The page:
Tuesday, January 29, 2013

Make Your Own Dish Soap and Face Wash

This week's DIY experiment: Dish Soap

1/2 cup soap shavings (just grate a bar of soap--preferably one with only a few ingredients)
4 cups water
2-4 Tablespoons lemon juice or vinegar (helps cut grease)
A few drops of lavender oil (or your favorite essential oil, for fragrance)

Slowly heat the water and soap shavings, stirring often until the soap is completely dissolved (don't let it boil!)  Let the mixture cool and add the other ingredients.  Pour it into an old dish soap container.

This photo has nothing to do with dish soap or face wash.  But a blog post without a photo is boring.  So here's Keira  and I getting ready to head to the market.  A friend gave me a "mei tai" (Chinese-style baby carrier) and I love it.
Last month's DIY experiment: Face Wash

About a month ago I started using the oil cleansing method (OCM) on my face.  It is awesome.  My face has never been so clear, and I don't even need to use a moisturizer any more.  You can read about how to do it here.  I make my face wash with olive oil, castor oil, and tea tree oil.

Monday, January 28, 2013

Recent Visitors

Friends who have come to visit this month...

Louie and Lulu--she was in the first English class I ever taught in Taiwan
Michelle--a dear friend who came back to Taiwan from France for a visit
Mai-Li--the midwife who delivered Keira in our home
Evelyn, Joey, and Danny--friends from church, and I used to tutor the two boys
Ranim--born one day before Keira, also at home

Wednesday, January 23, 2013

Like A Kid in a Chemical Store

I love making things instead of buying them.  However, I was discouraged that many of the ingredients I needed were not available in Taipei.

Or so I thought.

My husband found this store when he was searching for my Christmas present.  They have everything you need to make your own natural toiletries and cleaning products...at great prices!  The first floor has natural soaps, essential oils, shea butter, coconut oil, and other ingredients for cosmetics.

The second floor is like a high school chemistry teacher's supply closet.  If you look up the Chinese name or formula for the chemical you want, you can find it here.  I even found washing soda for our homemade laundry detergent!

This bottle of coconut oil (below) was 75元...or $2.59 US.

We were pretty excited about this discovery.  This month's homemade projects include: toothpaste, hair gel, shampoo, conditioner, and dish soap.  

If you're in Taipei and want to check it out the chemical store, here's the info:

First Chemical Works
TianShui Rd, #43, 2F
Datong District, Taipei City, Taiwan

The nearest MRT is Zhongshan Station.
You can copy/paste this Chinese address into Google to see a map: 台灣台北市大同區天水路43號

Tuesday, January 15, 2013

Keira: 3 Months Old

Keira is changing all the time, and we love learning new things about her as she grows.  For our friends and family who are far away, here's a quick post to help you get to know our sweet daughter.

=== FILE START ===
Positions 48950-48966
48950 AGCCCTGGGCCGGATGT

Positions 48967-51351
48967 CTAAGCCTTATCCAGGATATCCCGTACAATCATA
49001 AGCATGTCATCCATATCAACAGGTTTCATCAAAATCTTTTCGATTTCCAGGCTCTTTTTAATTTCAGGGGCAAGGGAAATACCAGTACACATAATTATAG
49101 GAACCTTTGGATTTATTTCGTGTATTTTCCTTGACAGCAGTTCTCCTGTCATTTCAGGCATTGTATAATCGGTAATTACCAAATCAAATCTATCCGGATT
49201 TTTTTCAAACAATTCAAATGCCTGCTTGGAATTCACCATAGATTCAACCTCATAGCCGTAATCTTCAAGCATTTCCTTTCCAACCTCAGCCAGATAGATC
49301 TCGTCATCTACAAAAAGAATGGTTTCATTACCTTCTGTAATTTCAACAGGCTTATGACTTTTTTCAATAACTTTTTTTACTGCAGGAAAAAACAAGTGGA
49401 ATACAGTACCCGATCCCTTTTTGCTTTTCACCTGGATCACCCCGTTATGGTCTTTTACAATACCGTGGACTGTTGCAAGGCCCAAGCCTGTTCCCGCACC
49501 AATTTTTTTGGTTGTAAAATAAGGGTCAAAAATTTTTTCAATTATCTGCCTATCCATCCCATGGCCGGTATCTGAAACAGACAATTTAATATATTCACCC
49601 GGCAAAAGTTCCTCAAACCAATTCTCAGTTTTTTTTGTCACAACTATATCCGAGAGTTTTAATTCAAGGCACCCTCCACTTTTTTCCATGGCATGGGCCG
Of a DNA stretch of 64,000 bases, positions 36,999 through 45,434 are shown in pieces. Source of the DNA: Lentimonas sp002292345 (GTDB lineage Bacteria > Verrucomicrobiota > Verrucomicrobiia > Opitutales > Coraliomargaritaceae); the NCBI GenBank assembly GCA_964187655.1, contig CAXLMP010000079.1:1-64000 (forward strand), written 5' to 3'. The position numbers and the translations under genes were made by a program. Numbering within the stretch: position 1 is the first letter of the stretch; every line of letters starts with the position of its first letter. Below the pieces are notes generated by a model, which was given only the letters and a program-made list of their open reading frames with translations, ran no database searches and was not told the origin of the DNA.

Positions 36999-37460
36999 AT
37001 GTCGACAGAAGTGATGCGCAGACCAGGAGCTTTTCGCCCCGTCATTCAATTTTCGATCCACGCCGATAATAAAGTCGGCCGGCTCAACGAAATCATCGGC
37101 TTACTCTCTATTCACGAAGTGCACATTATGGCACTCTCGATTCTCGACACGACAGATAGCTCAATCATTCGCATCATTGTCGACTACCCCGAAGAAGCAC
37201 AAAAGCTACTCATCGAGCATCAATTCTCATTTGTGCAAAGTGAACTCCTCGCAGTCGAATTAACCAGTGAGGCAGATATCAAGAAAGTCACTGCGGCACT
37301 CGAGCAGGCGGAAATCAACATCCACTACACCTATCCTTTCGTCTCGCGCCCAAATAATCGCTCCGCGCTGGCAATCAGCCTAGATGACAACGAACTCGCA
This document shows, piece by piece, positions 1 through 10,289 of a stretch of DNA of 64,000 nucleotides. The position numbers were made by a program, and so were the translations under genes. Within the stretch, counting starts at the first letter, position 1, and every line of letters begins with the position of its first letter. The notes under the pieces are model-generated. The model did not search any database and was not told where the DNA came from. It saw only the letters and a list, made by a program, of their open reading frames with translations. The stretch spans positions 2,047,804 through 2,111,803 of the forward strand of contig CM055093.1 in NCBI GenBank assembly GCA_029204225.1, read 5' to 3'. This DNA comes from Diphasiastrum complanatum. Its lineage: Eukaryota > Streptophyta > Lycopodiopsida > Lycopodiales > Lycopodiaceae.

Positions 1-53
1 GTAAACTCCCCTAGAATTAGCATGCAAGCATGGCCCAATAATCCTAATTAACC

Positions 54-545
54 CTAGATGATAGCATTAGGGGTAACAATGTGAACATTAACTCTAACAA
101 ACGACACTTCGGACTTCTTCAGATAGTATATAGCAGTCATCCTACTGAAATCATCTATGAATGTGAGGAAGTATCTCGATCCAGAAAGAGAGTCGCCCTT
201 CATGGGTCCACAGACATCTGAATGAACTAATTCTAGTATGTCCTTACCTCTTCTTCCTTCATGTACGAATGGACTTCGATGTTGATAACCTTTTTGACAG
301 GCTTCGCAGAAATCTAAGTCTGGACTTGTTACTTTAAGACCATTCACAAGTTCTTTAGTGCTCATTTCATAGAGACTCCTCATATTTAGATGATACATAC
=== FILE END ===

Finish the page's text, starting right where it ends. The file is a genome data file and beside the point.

(To view, click "show encrypted text" and enter the blog password.)

Saturday, January 5, 2013

Cloth Diapering: 4 Things We've Learned

Here are four useful things we've started doing while using cloth diapers in Taiwan:

1. Making our own wool diaper covers
Our baby girl is already outgrowing her diaper covers that we brought over from America.  So I decided to try making some out of a thrift store wool sweater.   

 Wool is naturally anti-bacterial, waterproof, breathable, and even self-cleansing.  Plus, wool covers are much cuter than plastic ones.  :)

You can read more about the awesomeness of wool here.   

They weren't too hard to make, even for a novice sewer like me.  
I modified this free online pattern

 A friend recently gave me another wool sweater, and I can't wait to make more of these!

2. Washing diapers with HOT water

Washing machines in Taiwan are different than washers in the States.  For one thing, they only get cold water.  This is not so great for washing dirty diapers.  Fortunately, many washing machines in Taiwan are located in the bathroom right next to a removable shower head, which does get hot water.  (You can see the set-up in this picture from the archives...)

A few weeks ago a friend suggested I use the shower head to fill up the washing machine with hot water before starting the cycle.  Brilliant!  It definitely makes a difference.

3. Using a cloth wipes solution
It gets baby nice and clean.  Plus, it smells good!

2 C water
2 Tbsp. olive oil
2 drops tea tree oil
2 Tbsp. baby wash

(The oil and water separate, so just give it a shake before squirting on the wipe).

4. Making our own diaper detergent
It's hard to find a good cloth diaper detergent that's not super expensive.  So recently I experimented with making our own.  I've only been using it a few days, but so far it seems to be working really well.

1 cup baking soda (washing soda would be better, but I can't find it in Taiwan)
1 cup Borax (disodium tetraborate decahydrate, found at a chemical store on Nanjing E. Rd.)
1/2 cup "Vanish" (the Taiwanese equivalent of Oxiclean (sodium percarbonate)).

Hope these things we've learned can help someone else out there.  
Happy cloth diapering!

Thursday, January 3, 2013

New Year's Weekend

We did a lot of chillin' out in our pajamas
Hanging out at a tea house with friends
Some new friends came over for dinner
We made our first-ever gluten-free gingerbread house
Our neighbor's daughter came over to help

We spent New Year's Eve with friends and watched fireworks from our roof.

Happy 2013, everyone!